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Mentor and standardize for a professional appealMentor and standardize for a professional appeal

For a flight school, the quality of CFIs on staff can be a critical selling point. Students are drawn to flying with men and women they perceive as being experienced, professional, and knowledgeable.

Aerosim Flight Academy in Sanford, Florida, knows this. As a flight school it specializes in accelerating a flight student’s path to the airline level, and then it extends that same philosophy to its own CFIs. Aerosim sees real value in fostering a work environment that creates a path for its CFIs to move on and move up as quickly and efficiently as possible. That’s in keeping with the original concept behind the formation of the school. “It was started by an airline pilot with a goal of creating airline pilots,” said Leon Moberg, a retired Marine aviator who now fills the senior director of operations chair at Aerosim.

Part of that process is an acceptance of the concept of mentoring. Not only are CFIs employed to teach and mentor their students, but Aerosim CFIs can benefit from mentors as well. “We like to take the older, more senior instructors, to help the young instructors,” explained Matthew Lambert, Aerosim’s director of flight operations. Lambert started at Aerosim in 2009 and has worked his way up through the ranks to his current position. He knows the ropes. “They can share their experience and knowledge. Younger CFIs really take to it.”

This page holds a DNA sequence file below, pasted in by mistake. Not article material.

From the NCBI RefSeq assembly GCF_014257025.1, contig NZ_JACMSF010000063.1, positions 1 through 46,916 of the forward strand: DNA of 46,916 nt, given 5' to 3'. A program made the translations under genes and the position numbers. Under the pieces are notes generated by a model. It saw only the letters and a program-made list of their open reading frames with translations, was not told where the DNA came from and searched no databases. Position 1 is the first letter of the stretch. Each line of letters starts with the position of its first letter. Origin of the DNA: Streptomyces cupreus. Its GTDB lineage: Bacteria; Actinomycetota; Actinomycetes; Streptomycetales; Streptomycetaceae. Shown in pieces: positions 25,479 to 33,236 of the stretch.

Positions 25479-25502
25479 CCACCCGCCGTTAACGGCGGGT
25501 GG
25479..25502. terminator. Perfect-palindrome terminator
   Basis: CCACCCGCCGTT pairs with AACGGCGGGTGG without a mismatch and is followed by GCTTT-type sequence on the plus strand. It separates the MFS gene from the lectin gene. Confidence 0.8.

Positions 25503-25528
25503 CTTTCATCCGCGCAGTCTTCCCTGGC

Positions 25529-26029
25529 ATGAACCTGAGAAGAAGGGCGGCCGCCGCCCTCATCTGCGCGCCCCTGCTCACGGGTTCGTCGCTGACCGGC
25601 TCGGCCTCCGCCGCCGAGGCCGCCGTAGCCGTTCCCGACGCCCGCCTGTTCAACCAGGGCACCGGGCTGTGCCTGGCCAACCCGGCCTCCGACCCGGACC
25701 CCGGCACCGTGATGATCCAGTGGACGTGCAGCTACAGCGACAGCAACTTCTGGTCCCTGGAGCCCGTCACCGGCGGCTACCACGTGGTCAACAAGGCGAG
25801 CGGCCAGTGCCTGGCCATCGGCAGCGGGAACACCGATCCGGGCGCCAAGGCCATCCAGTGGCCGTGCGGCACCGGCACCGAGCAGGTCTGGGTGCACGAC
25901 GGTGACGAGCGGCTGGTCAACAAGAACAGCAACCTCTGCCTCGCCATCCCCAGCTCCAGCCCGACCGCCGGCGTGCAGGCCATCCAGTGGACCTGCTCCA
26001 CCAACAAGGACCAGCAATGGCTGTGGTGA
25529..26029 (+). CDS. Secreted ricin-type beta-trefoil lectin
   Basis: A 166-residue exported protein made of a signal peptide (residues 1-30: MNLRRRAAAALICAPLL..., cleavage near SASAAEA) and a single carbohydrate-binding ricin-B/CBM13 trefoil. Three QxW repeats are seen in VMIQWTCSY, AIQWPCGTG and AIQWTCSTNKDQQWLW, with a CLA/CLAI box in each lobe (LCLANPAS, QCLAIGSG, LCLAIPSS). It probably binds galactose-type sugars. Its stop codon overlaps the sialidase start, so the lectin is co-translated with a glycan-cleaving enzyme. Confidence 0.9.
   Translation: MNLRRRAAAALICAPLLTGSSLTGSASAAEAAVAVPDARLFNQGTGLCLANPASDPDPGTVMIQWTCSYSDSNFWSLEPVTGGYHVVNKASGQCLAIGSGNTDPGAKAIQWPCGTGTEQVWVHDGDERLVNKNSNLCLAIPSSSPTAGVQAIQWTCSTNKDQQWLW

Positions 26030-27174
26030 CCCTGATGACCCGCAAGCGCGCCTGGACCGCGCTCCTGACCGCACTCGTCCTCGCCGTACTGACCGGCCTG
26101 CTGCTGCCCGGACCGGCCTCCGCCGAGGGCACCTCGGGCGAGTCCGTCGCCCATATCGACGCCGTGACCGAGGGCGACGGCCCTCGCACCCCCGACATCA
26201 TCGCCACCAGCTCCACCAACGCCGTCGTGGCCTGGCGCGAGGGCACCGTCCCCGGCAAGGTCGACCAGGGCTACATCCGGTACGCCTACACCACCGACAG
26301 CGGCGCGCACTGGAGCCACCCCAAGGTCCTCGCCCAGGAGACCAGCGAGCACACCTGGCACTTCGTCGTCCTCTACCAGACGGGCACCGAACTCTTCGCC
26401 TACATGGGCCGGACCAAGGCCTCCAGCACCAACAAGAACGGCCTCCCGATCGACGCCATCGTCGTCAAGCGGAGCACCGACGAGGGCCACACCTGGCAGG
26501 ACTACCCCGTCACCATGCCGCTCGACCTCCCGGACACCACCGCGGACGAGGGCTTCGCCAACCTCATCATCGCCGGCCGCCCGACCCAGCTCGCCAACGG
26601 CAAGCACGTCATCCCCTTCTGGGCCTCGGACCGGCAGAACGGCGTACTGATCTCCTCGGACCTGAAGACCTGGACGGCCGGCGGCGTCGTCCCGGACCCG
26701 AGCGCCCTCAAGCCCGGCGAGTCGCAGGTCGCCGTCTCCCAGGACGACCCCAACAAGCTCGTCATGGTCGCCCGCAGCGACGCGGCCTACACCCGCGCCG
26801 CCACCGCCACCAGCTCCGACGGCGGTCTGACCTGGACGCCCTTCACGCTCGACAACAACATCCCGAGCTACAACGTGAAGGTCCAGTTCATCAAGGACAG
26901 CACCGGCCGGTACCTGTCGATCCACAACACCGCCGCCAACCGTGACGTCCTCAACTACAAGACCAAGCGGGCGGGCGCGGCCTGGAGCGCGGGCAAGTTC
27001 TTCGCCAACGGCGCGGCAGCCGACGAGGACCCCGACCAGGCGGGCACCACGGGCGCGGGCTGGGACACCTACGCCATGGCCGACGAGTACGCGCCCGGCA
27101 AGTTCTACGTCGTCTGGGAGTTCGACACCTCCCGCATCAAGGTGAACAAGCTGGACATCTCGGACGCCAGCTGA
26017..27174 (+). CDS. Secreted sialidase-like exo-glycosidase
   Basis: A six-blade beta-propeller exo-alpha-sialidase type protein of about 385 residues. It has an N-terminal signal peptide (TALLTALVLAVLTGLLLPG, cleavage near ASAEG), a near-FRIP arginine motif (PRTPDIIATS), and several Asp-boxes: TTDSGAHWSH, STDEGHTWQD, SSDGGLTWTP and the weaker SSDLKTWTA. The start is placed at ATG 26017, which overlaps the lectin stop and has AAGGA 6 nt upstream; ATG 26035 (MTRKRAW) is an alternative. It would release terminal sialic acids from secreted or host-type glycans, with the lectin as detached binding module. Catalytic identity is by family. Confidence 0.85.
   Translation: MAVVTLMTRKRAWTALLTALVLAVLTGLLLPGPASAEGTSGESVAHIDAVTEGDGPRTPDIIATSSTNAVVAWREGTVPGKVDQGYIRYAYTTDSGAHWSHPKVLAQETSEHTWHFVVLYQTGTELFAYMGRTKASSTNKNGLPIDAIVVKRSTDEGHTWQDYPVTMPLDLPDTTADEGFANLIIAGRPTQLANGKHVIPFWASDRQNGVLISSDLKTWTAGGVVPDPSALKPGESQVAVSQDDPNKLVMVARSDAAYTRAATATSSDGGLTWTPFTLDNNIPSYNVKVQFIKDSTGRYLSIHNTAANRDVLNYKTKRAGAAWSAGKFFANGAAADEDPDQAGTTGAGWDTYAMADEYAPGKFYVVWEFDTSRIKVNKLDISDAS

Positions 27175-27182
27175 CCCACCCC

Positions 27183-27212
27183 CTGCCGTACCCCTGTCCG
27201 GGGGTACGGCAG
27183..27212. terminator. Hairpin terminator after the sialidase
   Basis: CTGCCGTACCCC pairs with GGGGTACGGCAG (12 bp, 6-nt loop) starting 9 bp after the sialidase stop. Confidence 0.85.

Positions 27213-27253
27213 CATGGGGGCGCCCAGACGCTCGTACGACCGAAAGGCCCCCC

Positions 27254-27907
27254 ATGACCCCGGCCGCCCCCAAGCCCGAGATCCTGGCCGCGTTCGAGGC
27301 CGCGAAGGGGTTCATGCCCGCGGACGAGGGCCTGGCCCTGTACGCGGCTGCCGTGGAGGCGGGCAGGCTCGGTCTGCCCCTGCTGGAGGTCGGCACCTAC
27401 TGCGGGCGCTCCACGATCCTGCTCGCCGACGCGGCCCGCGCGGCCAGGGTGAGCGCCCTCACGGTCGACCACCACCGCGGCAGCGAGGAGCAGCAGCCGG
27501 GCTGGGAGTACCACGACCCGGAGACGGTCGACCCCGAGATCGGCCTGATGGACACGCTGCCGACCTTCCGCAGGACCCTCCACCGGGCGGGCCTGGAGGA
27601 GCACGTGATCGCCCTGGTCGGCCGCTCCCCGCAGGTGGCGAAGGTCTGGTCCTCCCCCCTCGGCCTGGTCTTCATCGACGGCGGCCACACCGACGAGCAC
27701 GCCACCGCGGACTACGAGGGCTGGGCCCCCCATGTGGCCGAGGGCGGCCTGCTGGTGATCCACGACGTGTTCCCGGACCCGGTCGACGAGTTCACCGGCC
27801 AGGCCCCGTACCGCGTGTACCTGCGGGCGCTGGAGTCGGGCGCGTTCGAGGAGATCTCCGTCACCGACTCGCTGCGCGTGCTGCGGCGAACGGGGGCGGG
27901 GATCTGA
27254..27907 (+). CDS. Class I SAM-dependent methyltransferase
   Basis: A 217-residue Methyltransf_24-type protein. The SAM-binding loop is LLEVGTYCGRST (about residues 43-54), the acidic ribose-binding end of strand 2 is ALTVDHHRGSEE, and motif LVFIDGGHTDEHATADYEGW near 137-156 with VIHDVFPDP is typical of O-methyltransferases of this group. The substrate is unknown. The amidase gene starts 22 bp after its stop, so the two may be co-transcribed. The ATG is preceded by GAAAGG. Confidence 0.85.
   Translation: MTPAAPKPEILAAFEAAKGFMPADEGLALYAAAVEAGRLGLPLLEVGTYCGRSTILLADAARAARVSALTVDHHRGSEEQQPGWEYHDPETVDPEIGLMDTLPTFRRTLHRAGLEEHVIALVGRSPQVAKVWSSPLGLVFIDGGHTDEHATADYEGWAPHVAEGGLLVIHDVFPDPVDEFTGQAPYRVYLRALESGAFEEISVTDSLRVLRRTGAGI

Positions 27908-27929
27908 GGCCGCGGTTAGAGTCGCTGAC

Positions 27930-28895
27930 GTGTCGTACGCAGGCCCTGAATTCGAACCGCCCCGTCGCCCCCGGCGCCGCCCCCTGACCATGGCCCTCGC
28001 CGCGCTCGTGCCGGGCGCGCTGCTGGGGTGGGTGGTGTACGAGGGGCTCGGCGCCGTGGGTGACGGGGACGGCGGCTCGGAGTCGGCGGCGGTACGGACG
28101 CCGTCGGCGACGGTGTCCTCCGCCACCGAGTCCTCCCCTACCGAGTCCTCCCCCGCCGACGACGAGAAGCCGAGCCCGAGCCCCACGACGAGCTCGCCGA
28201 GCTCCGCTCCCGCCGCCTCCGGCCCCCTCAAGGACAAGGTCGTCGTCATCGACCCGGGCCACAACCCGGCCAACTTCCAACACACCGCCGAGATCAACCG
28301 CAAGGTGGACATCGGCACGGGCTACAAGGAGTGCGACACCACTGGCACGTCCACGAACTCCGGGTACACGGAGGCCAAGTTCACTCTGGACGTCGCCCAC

This practice is not significantly different from the system used at the airlines, where captains mentor first officers in preparation for the day when they are expected to move to the left seat. The process is not a secret. As students become aware of CFIs helping CFIs, that may foster a sense of brand loyalty and a strong desire to become CFIs at Aerosim upon graduation, rather than simply accepting a CFI position wherever one is available.

This process assures the student that he or she is flying with a CFI who not only knows how to fly, but also has the support and guidance he or she needs to become a better teacher. Ultimately, both the CFI and the student win.

“When a CFI arrives he’s handed an ops manual and a standards manual,” says Lambert. This assures that each CFI at Aerosim is teaching each task in the same manner as his or her peers. The benefit of standardization to students is they can move from flying with an instructor to flying with a check pilot with the confidence that their instructor taught them the right material in the right way. It helps the CFI too; as Lambert said, “That’s a benefit to any CFI. When you walk in you know what’s expected of you on a daily basis.”

With more experienced CFIs supporting less experienced CFIs, and all of them using standardized methods to ensure safety and efficiency, the result tends to be a professional environment filled with happy CFIs and motivated students. That&rsuqo;s a goal any flight school business would do well to set their sights on.

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